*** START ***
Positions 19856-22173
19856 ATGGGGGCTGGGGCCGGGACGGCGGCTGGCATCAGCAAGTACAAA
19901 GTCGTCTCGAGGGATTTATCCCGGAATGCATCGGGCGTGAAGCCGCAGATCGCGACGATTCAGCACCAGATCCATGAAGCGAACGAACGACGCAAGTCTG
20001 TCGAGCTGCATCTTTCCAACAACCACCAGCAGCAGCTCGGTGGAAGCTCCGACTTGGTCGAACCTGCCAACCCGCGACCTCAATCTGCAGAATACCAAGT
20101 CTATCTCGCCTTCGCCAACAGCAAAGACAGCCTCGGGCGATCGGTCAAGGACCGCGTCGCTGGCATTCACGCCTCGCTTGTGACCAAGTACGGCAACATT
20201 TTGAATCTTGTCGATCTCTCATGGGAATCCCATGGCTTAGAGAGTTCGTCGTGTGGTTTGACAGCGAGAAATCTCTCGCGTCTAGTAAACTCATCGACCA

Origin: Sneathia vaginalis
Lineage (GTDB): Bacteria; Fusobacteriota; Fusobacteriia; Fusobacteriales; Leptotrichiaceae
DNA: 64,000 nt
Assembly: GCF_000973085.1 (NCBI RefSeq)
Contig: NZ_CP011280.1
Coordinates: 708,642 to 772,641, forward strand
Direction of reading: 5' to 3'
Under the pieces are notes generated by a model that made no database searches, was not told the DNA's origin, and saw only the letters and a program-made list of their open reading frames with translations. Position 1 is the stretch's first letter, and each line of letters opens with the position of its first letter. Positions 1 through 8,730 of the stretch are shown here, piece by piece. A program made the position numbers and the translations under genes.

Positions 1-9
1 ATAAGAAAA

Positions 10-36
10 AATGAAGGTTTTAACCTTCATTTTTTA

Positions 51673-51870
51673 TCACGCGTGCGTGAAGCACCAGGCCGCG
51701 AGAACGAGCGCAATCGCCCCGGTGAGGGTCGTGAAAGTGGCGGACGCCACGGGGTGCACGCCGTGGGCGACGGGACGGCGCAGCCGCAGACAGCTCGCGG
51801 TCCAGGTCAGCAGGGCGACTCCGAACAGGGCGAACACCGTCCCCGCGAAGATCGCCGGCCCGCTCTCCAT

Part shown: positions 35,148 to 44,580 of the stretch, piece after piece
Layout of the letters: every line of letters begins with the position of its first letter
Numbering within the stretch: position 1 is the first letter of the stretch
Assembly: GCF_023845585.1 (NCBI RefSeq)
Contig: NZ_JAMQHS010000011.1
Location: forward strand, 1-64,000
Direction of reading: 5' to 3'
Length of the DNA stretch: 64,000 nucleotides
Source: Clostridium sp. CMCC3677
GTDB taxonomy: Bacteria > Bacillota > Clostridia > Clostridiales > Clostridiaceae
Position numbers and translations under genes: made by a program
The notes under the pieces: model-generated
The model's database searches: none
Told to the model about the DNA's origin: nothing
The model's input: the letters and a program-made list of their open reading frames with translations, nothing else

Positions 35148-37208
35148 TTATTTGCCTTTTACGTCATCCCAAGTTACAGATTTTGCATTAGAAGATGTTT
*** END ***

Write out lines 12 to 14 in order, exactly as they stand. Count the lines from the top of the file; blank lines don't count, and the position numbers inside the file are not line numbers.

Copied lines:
Coordinates: 708,642 to 772,641, forward strand
Direction of reading: 5' to 3'
Under the pieces are notes generated by a model that made no database searches, was not told the DNA's origin, and saw only the letters and a program-made list of their open reading frames with translations. Position 1 is the stretch's first letter, and each line of letters opens with the position of its first letter. Positions 1 through 8,730 of the stretch are shown here, piece by piece. A program made the position numbers and the translations under genes.